The stakes are very high on a show that takes its title from the Trek opening mantra — Where No One Has Gone Before. Even though a lot was riding on this episode, and I think it delivers. The crew and the viewer both go to unexpected places. This also sets up Wesley Crusher’s run on the show to be a short one.

STARDATE: 41263.1

We join the ship as it rendezvoused with the (which was an Excelsior-class vessel) out among the stars somewhere, to take on board a propulsion expert. The expert, Kosinski, has supposedly taken ships from the previous era and made them operate in tip-top shape.

U.S.S. Fearless
The U.S.S. Fearless and the U.S.S. Enterprise meet up for an “expert exchange.” Courtesy of CBS / Paramount

On the bridge, Riker and Data both said that Kosinski’s new engine specs and numbers don’t make sense when tested. Picard argued with them, saying that Starfleet had several ships, which were doing better. Riker took point on the visitors when they beamed over.

When Kosinski beamed over, Troi, Riker, and Chief Engineer Argyle were there to greet him. It was strange to see Kosinski without a combadge. Not sure why he didn’t have one. Perhaps they needed to issue him one per the ship he was serving on.

Anyhow, Kosinski was super-duper arrogant. He didn’t want to deal with Riker; rather, he wanted Picard instead. Riker asked the other guy who beamed over what his name was. He said he was simply “Mr. Kosinski’s assistant,” as his name was unpronounceable by humans. Riker noted that the assistant was from Tau Alpha C, which is a very long distance away.

The assistant had two large fingers on each hand and a thumb — pretty cool stuff. Trek aliens often had the same type of hands as humans, which is … blah. We can’t expect all intelligent life to have descended from tree-grabbing creatures with five fingers.

Troi said that she could feel arrogance from Kosinski, but absolutely nothing from the assistant. She said he was a “puzzle.” She was right!

When Kosinski arrived in engineering, he immediately belittled Argyle as the chief engineer tried to ask a question. Kosinski told Argyle that he wasn’t a teacher, and would not become one (to catch Argyle up on the technique required to make the engines work as he said they would).

Biff Yeager as Argyle
Biff Yeager as Chief Engineer Argyle. He would be the second of three chief engineers to fill the role until Geordi LaForge took over the spot in Season 2. Courtesy of CBS / Paramount

He tried to push on with his changes, but Riker demanded that he explain some of what he was planning to himself and Argyle. His assistant sat at an auxiliary panel and helped conduct the engine tuning. Wesley watched as he made the calculations with puzzlement. The assistant made a few adjustments, and so did Wesley, who said that after his modifications to the warp field, Kosinski’s experiment might work.

After a lecture by Kosinski, Riker and Argyle agreed to let Kosinski try to tune the engines.

As they hit Warp 1.5, Kosinski and his partner started their changes. The warp core began to pulse at an accelerated rate, and Kosinski got upset with his assistant. Something was wrong. To fix it, the assistant held both of his hands on the panel and phased in and out of sight. It looked like he was mind-melding with the ship.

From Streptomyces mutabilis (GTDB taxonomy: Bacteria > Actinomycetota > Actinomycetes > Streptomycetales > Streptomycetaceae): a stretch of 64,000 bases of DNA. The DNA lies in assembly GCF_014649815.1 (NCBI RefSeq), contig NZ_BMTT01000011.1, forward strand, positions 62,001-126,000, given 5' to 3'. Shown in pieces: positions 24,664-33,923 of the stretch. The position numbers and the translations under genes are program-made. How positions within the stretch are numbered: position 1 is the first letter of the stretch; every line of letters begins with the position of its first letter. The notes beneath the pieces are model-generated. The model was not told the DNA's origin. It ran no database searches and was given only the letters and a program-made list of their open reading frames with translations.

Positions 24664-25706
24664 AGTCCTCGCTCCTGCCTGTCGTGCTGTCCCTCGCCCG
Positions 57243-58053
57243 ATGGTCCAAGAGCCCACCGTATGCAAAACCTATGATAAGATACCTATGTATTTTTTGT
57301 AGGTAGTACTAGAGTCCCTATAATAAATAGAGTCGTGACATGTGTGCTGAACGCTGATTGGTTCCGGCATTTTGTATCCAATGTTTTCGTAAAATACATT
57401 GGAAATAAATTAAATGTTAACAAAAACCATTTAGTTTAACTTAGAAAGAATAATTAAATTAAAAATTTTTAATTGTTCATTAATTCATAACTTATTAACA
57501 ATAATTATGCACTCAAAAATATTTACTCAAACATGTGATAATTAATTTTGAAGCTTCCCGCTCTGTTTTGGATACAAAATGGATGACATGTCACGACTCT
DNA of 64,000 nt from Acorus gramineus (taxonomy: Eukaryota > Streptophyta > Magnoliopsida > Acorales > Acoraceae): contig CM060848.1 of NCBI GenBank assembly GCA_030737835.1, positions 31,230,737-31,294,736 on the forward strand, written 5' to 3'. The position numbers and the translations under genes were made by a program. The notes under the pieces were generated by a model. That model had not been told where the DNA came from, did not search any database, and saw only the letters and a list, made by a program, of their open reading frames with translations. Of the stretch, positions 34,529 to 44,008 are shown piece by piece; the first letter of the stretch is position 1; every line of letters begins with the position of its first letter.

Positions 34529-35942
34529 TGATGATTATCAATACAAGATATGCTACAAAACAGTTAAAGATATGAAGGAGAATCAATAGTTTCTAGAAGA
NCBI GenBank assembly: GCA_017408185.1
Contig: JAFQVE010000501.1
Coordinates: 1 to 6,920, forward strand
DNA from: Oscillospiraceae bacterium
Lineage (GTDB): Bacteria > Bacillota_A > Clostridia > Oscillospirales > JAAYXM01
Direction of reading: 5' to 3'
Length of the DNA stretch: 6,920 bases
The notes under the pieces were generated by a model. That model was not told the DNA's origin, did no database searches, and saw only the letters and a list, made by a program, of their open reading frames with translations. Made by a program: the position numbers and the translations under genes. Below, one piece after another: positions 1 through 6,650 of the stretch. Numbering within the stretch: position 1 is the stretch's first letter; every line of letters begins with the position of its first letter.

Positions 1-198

Wes and the Traveler
Wesley Crusher looks over the calculations of the Traveler. Courtesy of CBS / Paramount

The Enterprise shot past Warp 10, which is supposed to be impossible. Kosinski was silently freaking. Picard ordered an all stop. Geordi said they were two galaxies away from their own, in a galaxy called M-33. Data said they’d traveled over 2.7 million light-years. Geordi said it would take 300 years to get back home at maximum warp.

Picard was not happy.

Kosinski came to the bridge to explain to Picard, saying that he’d made a “wonderful, incredible mistake.” As he explained, Riker noted that it sounded like nonsense, but agreed that it must not be. Argyle said that a new warp scale should be created, known as the “Kosinski Scale.” Kosinski liked that.

In engineering, the assistant looked worn out. Wesley offered his mom for assistance. Wesley asked him if space, time, and thought were not separate… the assistant grabbed him and told him to never say something like that again.

Picard asked Kosinski if he could get them back. Kosinski said he could and left to get back to Engineering. After he left, the bridge crew badgered Picard with questions. Data suggested that they stay and study while they are so far out. Picard sort of liked that idea.

No one liked Kosinski
Could you tell that all pretty much hated Kosinski? Courtesy of CBS / Paramount

Which is a good point… they should have left a probe behind to collect information about this new, unexplored territory. That would have been fantastic, like a long-range NASA explorer.

Picard finally decided to go back, saying that once Starfleet figured out Kosinski’s method, they could send a purely scientific vessel to explore.

In engineering, Wes tried to tell Riker about what the assistant did (phasing out), but Riker brushed him off. The assistant was almost too tired to help this time but agreed to do so. As Kosinski was not able to get his formula to work, the assistant phased out again, but this time Riker watched it happen. The assistant fell in exhaustion.

Again the ship went far beyond where anyone had gone before… the visual effects on the crew (Data and Geordi) looked like what happened in ST:TMP when the Enterprise entered the warp bubble.

Picard ordered all stop. The ship appeared not to be in space anymore, but somewhere blue, surrounded by bubbles. They were now 1 billion light-years from their galaxy.

Soon after, the crew started seeing strange things. Worf saw a creature from the Klingon homeworld, Yar thought rape gangs were chasing her, Picard felt that he was going to fall out of a turbolift into space, then he had tea with his long-dead mother.